Online, considerable anger over Stop Online Piracy Act
A growing chorus of tech companies and online engineers are criticizing two laws winding through Congress, SOPA, the Stop Online Piracy Act ,and the PROTECT IP Act, which they say will stifle free speech and undermine the Internet in general.
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The Internet is abuzz with anger over two bills winding their way through the U.S. Congress.
The first, which has passed a Senate committee is the PROTECT IP Act. The second, which is being hotly debated in the House of Representatives, is SOPA, the Stop Online Piracy Act.
The two bills have put some of America's largest and most recognized businesses in opposition. Companies like Google, Facebook and Tumblr think the bills will stifel innovation and undermine the Internet. On the other side are companies like Microsoft, Viacom and the Motion Picture Association of America.
Maria Pallante, United States Copyright Office director, testified before Congressional committees that were considering the bill. Pallante said the likelihood and ease of copyright infringement on the Internet is pretty dramatic.
"Every time the Internet creates a new platform or a new business platform for copyright holder, it also creates an opportunity for an infringer," she said.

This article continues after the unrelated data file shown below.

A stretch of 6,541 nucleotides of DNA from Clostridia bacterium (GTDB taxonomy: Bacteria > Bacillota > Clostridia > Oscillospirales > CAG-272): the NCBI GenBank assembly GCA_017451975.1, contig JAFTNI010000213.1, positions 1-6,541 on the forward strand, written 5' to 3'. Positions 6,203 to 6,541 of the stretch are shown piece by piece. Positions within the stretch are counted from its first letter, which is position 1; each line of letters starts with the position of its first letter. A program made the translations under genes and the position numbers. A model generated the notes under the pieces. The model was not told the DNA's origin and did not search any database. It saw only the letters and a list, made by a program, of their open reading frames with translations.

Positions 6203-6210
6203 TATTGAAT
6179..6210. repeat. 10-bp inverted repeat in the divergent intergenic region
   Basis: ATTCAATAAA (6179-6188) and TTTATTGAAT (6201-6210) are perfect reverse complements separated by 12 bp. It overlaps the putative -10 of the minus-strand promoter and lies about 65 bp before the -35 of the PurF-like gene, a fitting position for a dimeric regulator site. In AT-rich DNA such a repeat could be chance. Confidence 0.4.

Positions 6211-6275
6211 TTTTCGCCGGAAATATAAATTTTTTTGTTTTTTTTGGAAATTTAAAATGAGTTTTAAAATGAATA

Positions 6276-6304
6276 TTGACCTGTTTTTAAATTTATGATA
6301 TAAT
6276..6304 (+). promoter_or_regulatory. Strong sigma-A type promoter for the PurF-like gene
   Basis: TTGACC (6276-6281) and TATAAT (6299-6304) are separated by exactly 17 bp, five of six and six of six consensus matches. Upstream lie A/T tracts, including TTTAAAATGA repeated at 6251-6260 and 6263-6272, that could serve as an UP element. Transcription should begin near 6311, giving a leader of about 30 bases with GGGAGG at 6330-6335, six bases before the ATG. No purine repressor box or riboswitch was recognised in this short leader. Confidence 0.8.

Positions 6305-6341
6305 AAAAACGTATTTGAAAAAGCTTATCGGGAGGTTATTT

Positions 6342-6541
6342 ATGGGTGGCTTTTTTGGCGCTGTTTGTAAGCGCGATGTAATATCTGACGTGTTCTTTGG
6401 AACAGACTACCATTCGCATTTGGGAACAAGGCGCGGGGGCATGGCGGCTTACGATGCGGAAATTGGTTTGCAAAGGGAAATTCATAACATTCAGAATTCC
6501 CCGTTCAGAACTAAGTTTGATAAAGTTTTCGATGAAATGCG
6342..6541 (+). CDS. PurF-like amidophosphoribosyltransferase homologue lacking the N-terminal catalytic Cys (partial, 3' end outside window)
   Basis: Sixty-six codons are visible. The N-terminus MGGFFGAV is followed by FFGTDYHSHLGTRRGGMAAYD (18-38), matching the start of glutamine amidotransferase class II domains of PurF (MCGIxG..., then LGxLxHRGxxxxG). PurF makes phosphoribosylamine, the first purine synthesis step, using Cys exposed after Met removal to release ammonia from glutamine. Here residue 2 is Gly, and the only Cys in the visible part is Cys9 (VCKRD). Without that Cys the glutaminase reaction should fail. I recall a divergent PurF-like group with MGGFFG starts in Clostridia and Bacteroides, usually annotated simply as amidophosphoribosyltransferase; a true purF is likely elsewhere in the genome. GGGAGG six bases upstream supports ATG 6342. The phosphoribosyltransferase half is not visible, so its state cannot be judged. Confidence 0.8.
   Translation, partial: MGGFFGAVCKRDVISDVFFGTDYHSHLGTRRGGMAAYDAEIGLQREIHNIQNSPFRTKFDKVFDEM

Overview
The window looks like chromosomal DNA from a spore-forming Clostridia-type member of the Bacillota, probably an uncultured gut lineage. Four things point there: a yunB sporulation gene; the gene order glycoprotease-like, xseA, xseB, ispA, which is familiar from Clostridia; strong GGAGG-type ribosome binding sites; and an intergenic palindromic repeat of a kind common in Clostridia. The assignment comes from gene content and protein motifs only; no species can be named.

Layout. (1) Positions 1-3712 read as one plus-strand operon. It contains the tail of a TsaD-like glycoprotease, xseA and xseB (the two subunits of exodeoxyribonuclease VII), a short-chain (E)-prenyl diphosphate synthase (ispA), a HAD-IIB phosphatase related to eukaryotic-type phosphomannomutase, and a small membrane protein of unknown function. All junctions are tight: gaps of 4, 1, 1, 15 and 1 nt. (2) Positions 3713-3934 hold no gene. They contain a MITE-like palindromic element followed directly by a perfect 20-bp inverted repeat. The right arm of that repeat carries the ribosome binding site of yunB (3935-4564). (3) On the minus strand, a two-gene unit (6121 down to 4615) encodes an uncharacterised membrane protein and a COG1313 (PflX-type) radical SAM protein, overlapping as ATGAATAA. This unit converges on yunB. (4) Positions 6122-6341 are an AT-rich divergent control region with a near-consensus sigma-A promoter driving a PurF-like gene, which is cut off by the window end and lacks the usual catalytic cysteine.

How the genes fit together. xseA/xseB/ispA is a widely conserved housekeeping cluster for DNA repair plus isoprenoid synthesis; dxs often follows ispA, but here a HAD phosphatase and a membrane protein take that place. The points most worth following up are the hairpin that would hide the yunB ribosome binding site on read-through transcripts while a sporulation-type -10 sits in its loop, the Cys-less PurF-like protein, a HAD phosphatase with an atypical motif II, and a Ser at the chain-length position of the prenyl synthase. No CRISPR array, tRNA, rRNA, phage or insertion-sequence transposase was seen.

As an example, Pallante cited watchnewfilms.com, a website seized recently by the Department of Homeland Security for streaming movies that were still out in theaters. It and other that stream live sporting events were seized recently by the federal government. The new laws would make that easier and could, potentially, give the power to seize an entire domain, or at the very least take it off-line, with the entity, like Viacom, whose copyright is being infringed.
That doesn't sit well with Tumblr CEO David Karp.
Tumblr is a micro-blogging service that allows anyone to setup and beging posting on its website. As the laws are written, a copyright owner could have Tumblr shutdown because a single Tumblr user posted a photo that is protected by copyright.
"The issue is now they're going to be able to take our entire site down and all the legitimate content down along with it, with the same level of haste that they're able to very effectively and very surgically take down infringing content right now," he said.
Karp said the laws, as written, would dramatically undermine the entire function of the Internet, when, in reality, there are systems in place now that have been effective in reducing access to pirated materials.
But proponents say that piracy is already costing American jobs and if action isn't taken immediately, more jobs will be at risk.
A previous version of this story incorrectly stated that the PROTECT IP Act had been approved by the Senate.
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